Sampling

  • There are four wards in the field practice area of UHTC. In order to get the desired sample size, 106 elderly people were chosen from each ward by simple random sampling method. The household number in each sahi wasthe sampling frame
  • From each household, one elderly individual was being selected
  • In case there was more than one eligible study participant in a single household, the eldest of them was being interviewed
  • In case there were no elderly people in a household, then next house was selected.


Data collection and study tools

  • The socio-demographic data like age, sex, religion, marital status and educational status was collected by one to one interview using a pretested, semi-structured questionnaire
  • The general examination of each study participant was done and past medical records were checked
  • Depression was assessed using Geriatric Depression Scale (GDS)[11] translated and validated in local language i.e., Odia.


Operational definitions

  1. Morbidity (from Latin morbidus: sick, unhealthy) is defined as a diseased state, disability, or poor health due to any cause. The term may be used to refer to the existence of any form of disease, or to the degree that the health condition affects the patient.[12] The morbidities were assessed based on the following criteria:


    1. Diabetes: All the known cases of diabetes mellitus as well as those participants whose random blood glucose was found to be >200 mg/dl using standard glucometer, with or without symptoms were considered diabetics[13]
    2. Hypertension: All the known cases of hypertension and newly diagnosed cases. A study participant was considered as a new case if his/her SBP or DBP was found to be >140 mmHg or >90 mmHg, respectively, on 2 separate readings taken on same day with the participant properly rested in a well seated manner[14]
    3. Anaemia: Subjective assessment was done by examining pallor on palpebral conjunctiva, tongue and palms of study participants
    4. Skin diseases: A head to toe examination was conducted for the presence or absence of common skin diseases like eczema, tinea, pustules etc., Those participants with documented evidence of other skin diseases like psoriasis were also included in the study
    5. Hearing defects: The participants sat at a distance of 5 feet from the investigator and were asked to repeat 4–5 bi-syllablesin normal conversational tone. Failure to repeat any one, was considered as a hearing defect. Along with this, participants with hearing-aids were included in the study[15]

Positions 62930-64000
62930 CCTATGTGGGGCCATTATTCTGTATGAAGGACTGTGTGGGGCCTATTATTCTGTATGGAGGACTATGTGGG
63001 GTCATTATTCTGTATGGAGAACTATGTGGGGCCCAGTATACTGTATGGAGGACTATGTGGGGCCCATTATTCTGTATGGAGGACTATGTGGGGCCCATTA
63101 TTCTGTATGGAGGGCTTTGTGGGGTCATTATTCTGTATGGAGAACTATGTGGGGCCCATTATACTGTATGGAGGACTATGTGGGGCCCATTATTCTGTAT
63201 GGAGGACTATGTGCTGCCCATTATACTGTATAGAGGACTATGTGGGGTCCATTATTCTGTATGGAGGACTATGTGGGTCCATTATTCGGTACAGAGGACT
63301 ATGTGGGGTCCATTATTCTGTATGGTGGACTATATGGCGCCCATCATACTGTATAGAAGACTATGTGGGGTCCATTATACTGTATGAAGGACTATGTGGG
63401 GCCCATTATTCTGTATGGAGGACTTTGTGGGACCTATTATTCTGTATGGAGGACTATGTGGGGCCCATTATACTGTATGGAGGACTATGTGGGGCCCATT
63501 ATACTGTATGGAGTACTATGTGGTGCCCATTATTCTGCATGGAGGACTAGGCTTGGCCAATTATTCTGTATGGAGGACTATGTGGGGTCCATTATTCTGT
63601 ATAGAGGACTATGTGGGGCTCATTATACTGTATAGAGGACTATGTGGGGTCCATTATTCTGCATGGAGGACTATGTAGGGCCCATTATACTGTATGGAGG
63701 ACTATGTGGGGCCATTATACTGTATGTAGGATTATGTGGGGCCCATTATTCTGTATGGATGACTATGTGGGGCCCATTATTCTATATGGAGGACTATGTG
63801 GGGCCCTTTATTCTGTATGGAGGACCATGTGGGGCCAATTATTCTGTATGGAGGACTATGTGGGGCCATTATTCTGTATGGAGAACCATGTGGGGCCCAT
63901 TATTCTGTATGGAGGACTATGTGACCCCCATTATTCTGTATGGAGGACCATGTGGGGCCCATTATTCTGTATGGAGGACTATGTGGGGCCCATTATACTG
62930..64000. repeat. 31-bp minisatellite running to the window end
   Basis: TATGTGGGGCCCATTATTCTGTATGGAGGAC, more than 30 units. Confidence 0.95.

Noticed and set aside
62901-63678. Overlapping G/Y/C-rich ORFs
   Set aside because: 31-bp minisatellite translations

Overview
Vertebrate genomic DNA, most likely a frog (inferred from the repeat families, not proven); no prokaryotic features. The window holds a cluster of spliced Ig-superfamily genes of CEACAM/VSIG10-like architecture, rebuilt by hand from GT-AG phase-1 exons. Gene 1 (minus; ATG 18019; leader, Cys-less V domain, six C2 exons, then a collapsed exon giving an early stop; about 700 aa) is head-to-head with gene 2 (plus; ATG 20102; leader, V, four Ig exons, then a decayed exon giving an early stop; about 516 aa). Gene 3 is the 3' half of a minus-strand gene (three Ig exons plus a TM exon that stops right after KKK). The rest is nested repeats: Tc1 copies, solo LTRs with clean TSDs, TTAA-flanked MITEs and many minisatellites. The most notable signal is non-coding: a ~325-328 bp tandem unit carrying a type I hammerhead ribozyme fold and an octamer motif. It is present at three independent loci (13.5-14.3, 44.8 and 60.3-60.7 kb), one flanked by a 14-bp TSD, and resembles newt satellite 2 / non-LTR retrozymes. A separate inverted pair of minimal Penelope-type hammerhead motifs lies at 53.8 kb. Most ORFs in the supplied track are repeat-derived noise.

6. Poor vision: This was assessed using a snellen's chart. Participants were asked to read the chart at a distance of 20 feet, unaided with one eye closed
    7. Acute episodes of diarrhea: Participants complaining of 3 or more episodes of loose stools in the last 24 h were diagnosed as acute cases of diarrhea
    8. Acid-peptic disease: Participants complaining of pain in the epigastric region and/or burning sensation in chest and/or regurgitation of acid and/or under medication for the same within the past 6 months were diagnosed to be suffering from acid-peptic disease
    9. Joint pain: Participants complaining of pain in one or more joints with or without medication since the last 6 months were diagnosed to have joint pain
    10. Myalgia: Participants complaining of pain in one or more muscle or group of muscles with or without medication since the last 6 months were diagnosed to have joint pain
    11. Depression: It was assessed using GDS-30 depression scale. Based on the responses, participants were classified as normal, mildly depressed or severely depressed.


  2. Health seeking behaviour: Defined as sequence of remedial actions taken by the person to rectify perceived ill-health[16]
  3. Appropriate health seeking behaviour: Participants who were seeking treatment or health advice from doctors (Allopathic and AYUSH) situated either in private or public health institutions and did not take any treatment for the same ailment before visiting health professional were considered to be having appropriate health seeking behaviour[17],[18]
  4. Inappropriate health-seeking behavior: Participants who resorted for over-the-counter medications and/or were seeking help from faith healers and/or resorted to home remedies for curing their ailment and never visited a registered medical practitioner for the same or visited after resorting to above mentioned methods were considered to be having inappropriate health-seeking behavior